Green Climate Fund asks donors to dig deeper in tough financial times
Climate finance analysts said the outcome would be key to building trust with poorer states preparing more ambitious climate action plans which are due to be submitted to the United Nations by the end of 2020.
Environment and development groups are calling for at least $15 billion in new commitments for the Green Climate Fund (GCF), saying projects that may use up close to that amount are already in the pipeline, with needs only increasing as the planet warms.
Lucile Dufour, international policy advisor with Climate Action Network France, said the GCF replenishment was happening “at a crucial point in the fight against climate change”, and called on donors to double their contributions at a minimum.
“This is a matter of justice and survival for developing countries and the most vulnerable communities,” she told journalists, noting the devastation from increasingly wild weather around the world.
The fund’s executive director, Yannick Glemarec, told the Thomson Reuters Foundation this week’s meeting would be a “success” if pledges exceeded the $9.3 billion garnered at its first conference in 2014.
Since late last year the fund has secured pledges of about $7.4 billion from 16 countries for 2020-2023, with large donors like Germany, France and Britain doubling 2014 contributions.
New announcements from some other potentially large donors are expected to raise that figure on Friday, including Japan, Italy, Switzerland, Finland and Belgium.
“It is not easy right now for any kind of financial contributors to dramatically increase their contribution because most of them are facing real budgetary constraints,” Glemarec said, noting some “exceptional efforts” to double donations.
Despite total promises of just over $10 billion for the fund’s first five years, U.S. President Donald Trump, a climate-change skeptic, refused to deliver two-thirds of his country’s $3 billion pledge.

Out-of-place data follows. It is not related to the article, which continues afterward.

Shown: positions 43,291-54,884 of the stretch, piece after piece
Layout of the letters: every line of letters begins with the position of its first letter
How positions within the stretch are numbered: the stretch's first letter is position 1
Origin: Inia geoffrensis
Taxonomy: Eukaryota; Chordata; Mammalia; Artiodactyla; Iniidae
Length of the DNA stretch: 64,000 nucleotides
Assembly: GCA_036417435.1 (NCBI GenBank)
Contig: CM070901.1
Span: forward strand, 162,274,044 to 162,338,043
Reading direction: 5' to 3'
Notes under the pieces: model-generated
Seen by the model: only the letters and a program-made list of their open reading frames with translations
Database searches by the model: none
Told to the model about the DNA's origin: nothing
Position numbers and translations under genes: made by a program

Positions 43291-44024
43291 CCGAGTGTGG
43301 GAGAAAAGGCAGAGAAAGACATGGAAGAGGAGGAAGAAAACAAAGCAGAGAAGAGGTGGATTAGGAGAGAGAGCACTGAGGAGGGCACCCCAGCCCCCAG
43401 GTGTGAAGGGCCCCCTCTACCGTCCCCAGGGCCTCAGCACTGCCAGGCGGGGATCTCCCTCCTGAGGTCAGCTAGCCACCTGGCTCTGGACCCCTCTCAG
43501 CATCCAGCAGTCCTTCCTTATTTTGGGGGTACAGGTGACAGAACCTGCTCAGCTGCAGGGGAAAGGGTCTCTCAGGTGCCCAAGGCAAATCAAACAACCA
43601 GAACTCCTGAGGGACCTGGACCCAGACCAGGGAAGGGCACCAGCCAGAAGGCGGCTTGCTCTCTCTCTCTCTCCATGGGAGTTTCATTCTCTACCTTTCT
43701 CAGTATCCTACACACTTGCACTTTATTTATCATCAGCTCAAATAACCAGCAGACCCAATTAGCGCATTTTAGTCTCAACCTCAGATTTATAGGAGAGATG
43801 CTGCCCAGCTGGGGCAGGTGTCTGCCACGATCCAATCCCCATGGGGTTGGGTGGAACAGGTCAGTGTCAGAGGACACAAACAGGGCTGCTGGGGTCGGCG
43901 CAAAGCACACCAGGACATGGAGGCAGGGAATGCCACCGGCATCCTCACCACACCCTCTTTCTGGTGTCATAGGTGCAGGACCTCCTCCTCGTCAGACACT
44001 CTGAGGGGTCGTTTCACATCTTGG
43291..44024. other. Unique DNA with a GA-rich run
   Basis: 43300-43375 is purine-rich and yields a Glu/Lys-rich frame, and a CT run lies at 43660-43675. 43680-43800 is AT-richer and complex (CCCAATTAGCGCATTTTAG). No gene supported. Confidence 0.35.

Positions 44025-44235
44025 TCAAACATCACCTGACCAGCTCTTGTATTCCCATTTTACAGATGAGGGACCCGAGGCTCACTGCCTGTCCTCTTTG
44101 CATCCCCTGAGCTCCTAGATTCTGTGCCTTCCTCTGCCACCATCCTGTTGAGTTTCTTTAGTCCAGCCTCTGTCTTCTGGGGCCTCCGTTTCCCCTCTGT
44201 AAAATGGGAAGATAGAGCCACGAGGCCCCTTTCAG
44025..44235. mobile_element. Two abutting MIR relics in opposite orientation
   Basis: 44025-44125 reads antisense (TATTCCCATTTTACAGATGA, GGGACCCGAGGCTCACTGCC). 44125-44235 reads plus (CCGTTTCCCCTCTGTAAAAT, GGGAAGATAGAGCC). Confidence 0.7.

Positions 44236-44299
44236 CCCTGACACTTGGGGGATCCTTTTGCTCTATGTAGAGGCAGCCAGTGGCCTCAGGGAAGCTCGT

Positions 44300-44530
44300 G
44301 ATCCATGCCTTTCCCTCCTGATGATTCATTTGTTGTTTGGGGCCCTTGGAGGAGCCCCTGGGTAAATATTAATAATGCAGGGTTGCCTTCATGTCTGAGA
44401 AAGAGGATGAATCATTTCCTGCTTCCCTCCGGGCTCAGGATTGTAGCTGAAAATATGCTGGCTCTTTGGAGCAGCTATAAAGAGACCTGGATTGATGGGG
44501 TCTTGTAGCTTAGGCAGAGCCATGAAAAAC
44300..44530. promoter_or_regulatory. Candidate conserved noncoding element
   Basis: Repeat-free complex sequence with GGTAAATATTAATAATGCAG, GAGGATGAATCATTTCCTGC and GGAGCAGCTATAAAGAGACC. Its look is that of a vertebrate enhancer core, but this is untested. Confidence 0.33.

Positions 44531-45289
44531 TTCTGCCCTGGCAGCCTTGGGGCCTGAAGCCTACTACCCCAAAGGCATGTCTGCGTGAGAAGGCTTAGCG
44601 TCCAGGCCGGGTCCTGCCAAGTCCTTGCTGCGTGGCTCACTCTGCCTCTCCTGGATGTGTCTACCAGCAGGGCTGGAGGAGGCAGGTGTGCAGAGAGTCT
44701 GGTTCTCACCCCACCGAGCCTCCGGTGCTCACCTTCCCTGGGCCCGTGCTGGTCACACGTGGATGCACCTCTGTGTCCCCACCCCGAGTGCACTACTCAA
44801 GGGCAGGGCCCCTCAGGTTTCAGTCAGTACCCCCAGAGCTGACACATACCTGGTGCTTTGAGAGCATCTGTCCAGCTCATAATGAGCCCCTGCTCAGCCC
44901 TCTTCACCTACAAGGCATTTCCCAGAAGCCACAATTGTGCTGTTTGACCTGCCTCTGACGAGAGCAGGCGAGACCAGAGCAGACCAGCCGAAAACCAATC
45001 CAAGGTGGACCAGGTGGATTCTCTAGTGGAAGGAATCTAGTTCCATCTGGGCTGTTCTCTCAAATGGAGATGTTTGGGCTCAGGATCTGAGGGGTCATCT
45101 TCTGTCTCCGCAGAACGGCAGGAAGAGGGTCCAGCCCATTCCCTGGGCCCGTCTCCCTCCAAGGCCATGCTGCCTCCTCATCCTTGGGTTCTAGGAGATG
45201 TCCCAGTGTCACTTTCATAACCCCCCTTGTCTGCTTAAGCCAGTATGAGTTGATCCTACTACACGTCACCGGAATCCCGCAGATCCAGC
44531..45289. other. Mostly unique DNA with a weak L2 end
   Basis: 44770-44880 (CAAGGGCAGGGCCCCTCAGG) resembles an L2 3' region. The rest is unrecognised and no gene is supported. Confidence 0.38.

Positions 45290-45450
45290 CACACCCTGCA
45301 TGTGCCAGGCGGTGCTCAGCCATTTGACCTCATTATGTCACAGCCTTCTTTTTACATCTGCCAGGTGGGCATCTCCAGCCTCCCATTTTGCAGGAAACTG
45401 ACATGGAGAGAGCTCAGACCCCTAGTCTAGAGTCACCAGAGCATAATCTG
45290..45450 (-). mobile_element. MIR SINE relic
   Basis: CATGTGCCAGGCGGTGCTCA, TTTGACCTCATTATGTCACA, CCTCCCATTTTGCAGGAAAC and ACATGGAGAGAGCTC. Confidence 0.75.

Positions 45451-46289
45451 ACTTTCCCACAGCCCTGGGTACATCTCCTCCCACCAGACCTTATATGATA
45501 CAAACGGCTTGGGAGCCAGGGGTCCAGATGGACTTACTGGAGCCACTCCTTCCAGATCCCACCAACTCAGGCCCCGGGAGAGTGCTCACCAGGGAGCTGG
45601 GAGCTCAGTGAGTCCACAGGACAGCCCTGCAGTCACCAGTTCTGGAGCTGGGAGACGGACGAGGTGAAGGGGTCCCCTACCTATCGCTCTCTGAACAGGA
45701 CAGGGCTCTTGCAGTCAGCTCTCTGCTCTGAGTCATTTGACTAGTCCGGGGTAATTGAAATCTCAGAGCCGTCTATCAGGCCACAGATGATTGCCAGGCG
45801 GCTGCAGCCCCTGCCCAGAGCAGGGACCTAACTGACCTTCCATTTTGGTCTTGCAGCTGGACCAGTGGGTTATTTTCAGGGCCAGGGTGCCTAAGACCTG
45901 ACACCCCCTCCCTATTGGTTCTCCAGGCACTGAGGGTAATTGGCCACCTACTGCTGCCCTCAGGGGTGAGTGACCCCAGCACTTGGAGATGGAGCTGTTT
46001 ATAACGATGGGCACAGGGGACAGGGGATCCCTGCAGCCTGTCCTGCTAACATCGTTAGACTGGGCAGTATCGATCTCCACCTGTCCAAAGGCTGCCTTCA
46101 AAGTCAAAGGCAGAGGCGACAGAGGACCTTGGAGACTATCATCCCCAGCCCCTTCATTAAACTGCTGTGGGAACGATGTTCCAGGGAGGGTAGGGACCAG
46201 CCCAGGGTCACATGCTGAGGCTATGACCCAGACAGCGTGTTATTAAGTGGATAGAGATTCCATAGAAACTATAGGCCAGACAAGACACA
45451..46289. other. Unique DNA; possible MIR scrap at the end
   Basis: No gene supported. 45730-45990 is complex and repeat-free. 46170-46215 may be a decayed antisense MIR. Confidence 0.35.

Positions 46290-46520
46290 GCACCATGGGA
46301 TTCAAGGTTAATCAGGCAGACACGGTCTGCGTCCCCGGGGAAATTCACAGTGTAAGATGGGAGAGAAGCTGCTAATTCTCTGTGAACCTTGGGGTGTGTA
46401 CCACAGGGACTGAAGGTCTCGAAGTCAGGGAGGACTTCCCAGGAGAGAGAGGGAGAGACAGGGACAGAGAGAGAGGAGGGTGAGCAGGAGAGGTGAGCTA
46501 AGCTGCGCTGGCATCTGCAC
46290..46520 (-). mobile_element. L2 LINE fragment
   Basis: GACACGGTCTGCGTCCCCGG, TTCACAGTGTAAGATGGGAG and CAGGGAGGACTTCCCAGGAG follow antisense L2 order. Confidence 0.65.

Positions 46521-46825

Currency fluctuations meanwhile further cut the actual total available to the fund, to about $7.2 billion.
Glemarec and others expressed hope the United States could “re-engage” with the fund in coming years.
Joe Thwaites, a climate finance researcher with Washington-based World Resources Institute, said domestic politics meant it was “disappointing but not surprising” that the United States and Australia had indicated they would not contribute now.
He also urged some countries whose new pledges were flat or up slightly, like Canada and the Netherlands, to give more.
A report from the U.N. climate science panel showed last year that climate action financing, both from governments and business, had so far been inadequate, Thwaites said.
“There is a very clear sense that we need to see major increases and particularly for adaptation, where the needs are only going to rise.”
MORE FOR THE POOREST?
The GCF has allocated some $5.2 billion to 111 projects in 99 countries ranging from green, low-cost housing in Mongolia’s polluted capital and a rapid-transit bus system in Karachi using methane to restoring climate-threatened ecosystems in Namibia.
It expects to have parceled out the rest of its initial pot by the end of 2019, Glemarec said, adding he hoped it would be able to grow its project pipeline in future.
Aid agencies praise the fund’s push to divide its money between projects to reduce planet-warming emissions and efforts to adapt to climate shifts and rising seas, as adaptation has received only about a fifth of global climate finance until now.
Glemarec said that since 2015 nearly 70% of the $1.9 billion the fund had allocated for adaptation was for projects in the most vulnerable poor countries, African nations and small island states, stressing the aim was to maintain or raise that share.
Liane Schalatek, associate director at the Heinrich Böll Foundation North America and civil society observer at the GCF, said it should increasingly work with approved ministries and agencies in developing states to reach local communities.
“There needs to be a focus on the poorest and most disenfranchised people who are usually not given voice and much opportunity to participate in or benefit from decision-making on climate change,” she said.